As states across the country end their COVID-19 shelter-in-place and stay-at-home orders, offices are reopening. Companies must be proactive in preparing to have employees work in the office after months of working at home.
Since the office building has likely been empty for quite a while, the first step is to do office cleaning for returning back to work. Starting with a clean and safe space for employees to work should be a top priority as businesses reopen.
Although a detailed office cleaning is essential prior to reopening, companies also need a long-term cleaning plan. As long as the COVID-19 virus is still active, companies must know how they will keep their employees safe and healthy as they work together in-person.
Keeping Employees Safe From COVID-19
Businesses can keep employees safe from COVID-19 by updating their office protocols to fit the current situation. Potential new practices include:
- Mask wearing when employees are in close proximity to one another
- Staggered schedules to reduce person-to-person contact
- No handshakes or greetings that involve touch
- No large meetings with several people in the same room at once
- Reduced use of elevators and other high-traffic enclosed spaces
- Increased cleaning and disinfecting as long as the virus is a threat
In the rest of this article, we focus on COVID-19 cleaning tips to keep an office not only clean, but disinfected. Proper disinfection kills the COVID-19 virus, removing it from surfaces where it could spread and infect employees. As a result, employees are safer and experience a reduced risk of becoming sick when surfaces are frequently disinfected.
What Surfaces to Clean and How Often
Some surfaces are more critical than others when it comes to disinfecting. Any area that more than one employee touches within a 24-hour period requires disinfection. The Centers for Disease Control (CDC) specifically recommends regularly disinfecting high-touch surfaces. Common high-touch areas include:
- Exterior doorknobs and keypads employees touch when entering and leaving the building
- Interior doorknobs on bathroom, office, and conference room doors
- Light switches in bathrooms, offices, conference rooms, and breakrooms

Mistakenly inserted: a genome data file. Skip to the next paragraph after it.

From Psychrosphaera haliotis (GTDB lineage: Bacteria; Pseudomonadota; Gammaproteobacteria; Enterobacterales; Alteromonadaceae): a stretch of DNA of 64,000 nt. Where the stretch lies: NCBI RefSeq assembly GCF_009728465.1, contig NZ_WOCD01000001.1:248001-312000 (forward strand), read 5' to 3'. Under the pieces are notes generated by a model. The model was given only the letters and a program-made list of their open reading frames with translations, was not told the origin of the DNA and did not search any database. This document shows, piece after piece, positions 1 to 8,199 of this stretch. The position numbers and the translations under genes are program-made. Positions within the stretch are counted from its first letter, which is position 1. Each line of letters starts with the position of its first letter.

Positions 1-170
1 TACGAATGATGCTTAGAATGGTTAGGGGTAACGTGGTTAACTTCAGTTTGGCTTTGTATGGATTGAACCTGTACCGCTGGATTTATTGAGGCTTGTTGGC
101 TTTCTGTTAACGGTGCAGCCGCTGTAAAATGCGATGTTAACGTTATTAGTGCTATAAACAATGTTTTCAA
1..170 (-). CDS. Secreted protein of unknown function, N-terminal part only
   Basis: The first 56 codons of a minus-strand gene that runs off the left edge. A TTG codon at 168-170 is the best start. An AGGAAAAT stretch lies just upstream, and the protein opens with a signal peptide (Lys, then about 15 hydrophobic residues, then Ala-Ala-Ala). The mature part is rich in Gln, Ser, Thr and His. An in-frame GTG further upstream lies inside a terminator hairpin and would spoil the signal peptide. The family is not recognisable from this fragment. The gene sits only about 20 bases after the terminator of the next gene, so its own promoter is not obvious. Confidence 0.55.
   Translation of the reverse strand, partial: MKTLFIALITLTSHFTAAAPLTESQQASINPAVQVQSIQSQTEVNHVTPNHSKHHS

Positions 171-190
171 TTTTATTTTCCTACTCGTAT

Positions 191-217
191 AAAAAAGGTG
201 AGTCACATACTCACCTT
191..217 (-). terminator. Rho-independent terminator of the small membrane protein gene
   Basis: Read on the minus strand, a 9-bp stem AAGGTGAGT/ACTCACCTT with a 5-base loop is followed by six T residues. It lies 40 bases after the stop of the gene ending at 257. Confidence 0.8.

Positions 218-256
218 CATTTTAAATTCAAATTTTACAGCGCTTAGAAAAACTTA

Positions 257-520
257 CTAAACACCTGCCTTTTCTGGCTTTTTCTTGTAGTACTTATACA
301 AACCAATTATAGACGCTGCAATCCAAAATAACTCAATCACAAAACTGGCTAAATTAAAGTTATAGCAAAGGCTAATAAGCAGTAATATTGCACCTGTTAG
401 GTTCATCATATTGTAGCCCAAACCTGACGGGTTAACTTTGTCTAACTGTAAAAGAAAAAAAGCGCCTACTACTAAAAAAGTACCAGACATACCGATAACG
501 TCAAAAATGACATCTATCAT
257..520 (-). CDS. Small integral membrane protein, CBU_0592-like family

- Bathroom toilets, sinks, fixtures, dispensers, etc.
- Kitchen or breakroom tables, sinks, countertops, and cabinet handles
- Desks, phones, keyboards, and other frequently touched office items
The frequency of disinfection depends on how many people share the office and how often each room is in use. Ideally, all high-touch surfaces should be disinfected after a person makes contact with them.
If cleaning surfaces after each individual use isn't feasible, companies should disinfect at least daily, or as frequently as they can.
How to Clean Surfaces
Disinfecting surfaces is a multi-step process. But first, whoever is doing the cleaning must properly prepare.
Preparing to Clean a Surface
Proper preparation is the key to successful cleaning. By preparing, the cleaner protects themselves from harsh chemicals found in disinfectants. Take these steps before cleaning a surface:
- Wear gloves to protect your hands
- Wear long sleeves to protect your arms
- Make sure the room is well-ventilated
- Consider wearing eye protection to protect from splashes
Clean the Surface Using Soap and Water
The CDC recommends cleaning surfaces with soap and water prior to disinfecting. Cleaning with soap and water:
- Removes dirt, oil, and grime
- Removes many, but not all, germs
Cleaning prepares a surface for disinfecting. If you skip cleaning, disinfecting might not be as effective. Anything that is caked onto a surface could hold germs within it, so it's best to make sure your surfaces are totally clean before disinfecting them.
Disinfect the Surface Using a Disinfectant
Disinfecting a surface kills germs, such as COVID-19. Read the label of your disinfectant to make sure it says it will kill coronaviruses and 99.9% of germs.
There are a variety of disinfectants that kill COVID-19. In fact, the CDC lists over 400 of them. Check the CDC's list of disinfectants that kill COVID-19 if you're unsure if you're using the correct disinfectant.
Disinfecting contains two steps:
- Cover the surface with disinfectant until it is visibly wet.
- Let the disinfectant sit on the surface for as long as the product label or the CDC website dictates (usually between 2 and 15 minutes). The disinfectant should remain visibly wet this entire time. If it begins drying, add more as needed.
You might want to wipe off the disinfectant when you're done, but that step isn't required with all products. Finally, throw away your gloves and wash your hands after disinfecting.
Contact Us for More Information
Disinfecting offices is of utmost importance while COVID-19 is still infecting Americans. If you want us to help keep your offices clean and your employees safe, please contact us about detailed office cleaning.